Ireland - Government



Under the constitution of 1937, as amended, legislative power is vested in the Oireachtas (national parliament), which consists of the president and two houses—Dáil Éireann (house of representatives) and Seanad Éireann (senate)—and sits in Dublin, the capital city. The president is elected by popular vote for seven years. Members of the Dáil, who are also elected by popular suffrage, using the single transferable vote, represent constituencies determined by law and serve five-year terms. These constituencies, none of which may return fewer than three members, must be revised at least once every 12 years, and the ratio between the number of members to be elected for each constituency and its population as ascertained at the last census must be the same, as far as practicable, throughout the country. Since 1981, there have been 166 seats in the Dáil.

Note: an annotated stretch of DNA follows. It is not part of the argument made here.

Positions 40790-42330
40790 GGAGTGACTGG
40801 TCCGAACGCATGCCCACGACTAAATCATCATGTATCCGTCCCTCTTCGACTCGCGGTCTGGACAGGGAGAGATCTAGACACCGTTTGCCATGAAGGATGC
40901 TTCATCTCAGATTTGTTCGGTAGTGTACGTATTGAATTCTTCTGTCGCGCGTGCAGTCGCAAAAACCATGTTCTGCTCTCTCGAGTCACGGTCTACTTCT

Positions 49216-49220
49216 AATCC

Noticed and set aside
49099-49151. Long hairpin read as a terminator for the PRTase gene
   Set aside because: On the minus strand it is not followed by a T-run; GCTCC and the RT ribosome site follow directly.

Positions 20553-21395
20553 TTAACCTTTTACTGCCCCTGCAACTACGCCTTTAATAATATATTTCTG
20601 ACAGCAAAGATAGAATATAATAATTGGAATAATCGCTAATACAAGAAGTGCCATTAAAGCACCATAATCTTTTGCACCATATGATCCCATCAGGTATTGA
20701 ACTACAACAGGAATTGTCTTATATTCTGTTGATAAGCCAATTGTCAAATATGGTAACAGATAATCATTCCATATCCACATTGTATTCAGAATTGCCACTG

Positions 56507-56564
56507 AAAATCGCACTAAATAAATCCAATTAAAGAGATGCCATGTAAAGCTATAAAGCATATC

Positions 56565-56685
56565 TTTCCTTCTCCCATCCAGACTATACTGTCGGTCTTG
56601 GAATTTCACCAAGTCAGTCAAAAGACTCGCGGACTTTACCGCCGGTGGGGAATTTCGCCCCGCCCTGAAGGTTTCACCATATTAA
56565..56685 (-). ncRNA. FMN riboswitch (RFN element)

The Seanad consists of 60 members: 49 elected from five panels of candidates representing (a) industry and commerce, (b) agricultural and allied interests and fisheries, (c) labor, (d) cultural and educational interests, and (e) public administration and social services; 6 elected by the universities; and 11 nominated by the taoiseach (prime minister). Elections for the Seanad must be held within 90 days of the dissolution of the Dáil; the electorate consists of members of the outgoing Seanad, members of the incoming Dáil, members of county councils, and county borough authorities. The taoiseach is assisted by a tánaiste (deputy prime minister) and at least six but not more than 14 other ministers. The constitution provides for popular referendums on certain bills of national importance passed by the Oireachtas. Suffrage is universal at age 18.

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